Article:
A report published by the United Nations says the number of new AIDS cases is going down around the world. But it says the AIDS epidemic is evolving and prevention programs need to be adjusted to fit the changes.
The UN's 2009 AIDS update says the number of new HIV infections has been reduced by 17 percent over the past eight years.
In East Asia the numbers have gone down by 25 percent and in Sub-Saharan Africa by 15 percent.
Karen Stanecki is senior epidemiologist at the United Nations Program on HIV/AIDS, which co-published the report with the World Health Organization.
She says although the number of new cases is going down, more people are living with HIV now than ever before.
"The number of new infections is going down," Stanecki said. "The number of people living with HIV remains about the same because as more and more people get on treatment, people are living longer - so the number of people living with HIV may actually go up in some cases."
She says the downturn is important, but more needs to be done. In Africa there were 400,000 new HIV infections in 2008 and many more worldwide.
"We estimate that 2.7 million new infections occurred in 2008, so we're still seeing significant number of people becoming infected, even though it's lower than it has been in the past," Stanecki said.
According to the report, over 30 million people are living with HIV globally and 2 million people died of AIDS related illness in 2008.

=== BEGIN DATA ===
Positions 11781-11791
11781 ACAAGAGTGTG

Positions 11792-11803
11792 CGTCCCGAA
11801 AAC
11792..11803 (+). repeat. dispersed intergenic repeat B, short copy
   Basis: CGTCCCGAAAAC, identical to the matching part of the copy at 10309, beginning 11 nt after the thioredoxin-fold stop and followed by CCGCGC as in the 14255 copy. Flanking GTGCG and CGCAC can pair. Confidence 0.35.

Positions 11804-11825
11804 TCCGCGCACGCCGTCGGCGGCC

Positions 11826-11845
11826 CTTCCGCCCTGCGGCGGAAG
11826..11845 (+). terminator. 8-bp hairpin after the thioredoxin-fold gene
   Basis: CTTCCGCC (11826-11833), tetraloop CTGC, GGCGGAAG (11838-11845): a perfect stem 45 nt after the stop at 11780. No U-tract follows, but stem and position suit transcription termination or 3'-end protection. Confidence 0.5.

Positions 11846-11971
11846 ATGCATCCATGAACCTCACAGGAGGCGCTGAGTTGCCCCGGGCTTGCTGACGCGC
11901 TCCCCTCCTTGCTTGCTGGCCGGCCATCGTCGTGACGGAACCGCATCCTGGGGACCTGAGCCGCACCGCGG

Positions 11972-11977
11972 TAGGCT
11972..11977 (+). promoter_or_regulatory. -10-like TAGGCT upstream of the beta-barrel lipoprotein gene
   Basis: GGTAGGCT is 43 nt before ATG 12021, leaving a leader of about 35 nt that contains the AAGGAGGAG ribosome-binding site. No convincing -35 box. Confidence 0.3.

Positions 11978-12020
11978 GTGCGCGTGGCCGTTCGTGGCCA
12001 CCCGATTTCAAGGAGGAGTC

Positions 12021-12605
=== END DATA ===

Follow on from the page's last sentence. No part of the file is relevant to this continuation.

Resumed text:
Stanecki says more focus needs to be made on targeted AIDS prevention.
She says, for example, that few HIV prevention programs are in place for people over 25, those in stable relationships, and for widowers and divorcees. These groups, she says, have high HIV levels in Sub-Saharan Africa.
"In some generalized epidemics, particularly in East and Southern Africa, we see a fair number of infections occurring in people over the age of 25 who are in married and stable relationships but there are no prevention programs, or very few prevention programs, for those people," Stanecki said.
The report says funding for HIV prevention has become the smallest percentage of the HIV budgets of many countries. In Swaziland, where an estimated 25 percent of the population is HIV positive, only 17 percent of the country's budget for AIDS was spent on prevention.
Sub-Saharan Africa has the highest levels of HIV and AIDS in the world.
The region has just over 10 percent of the world's population, but is home to almost 70 percent of all people living with HIV.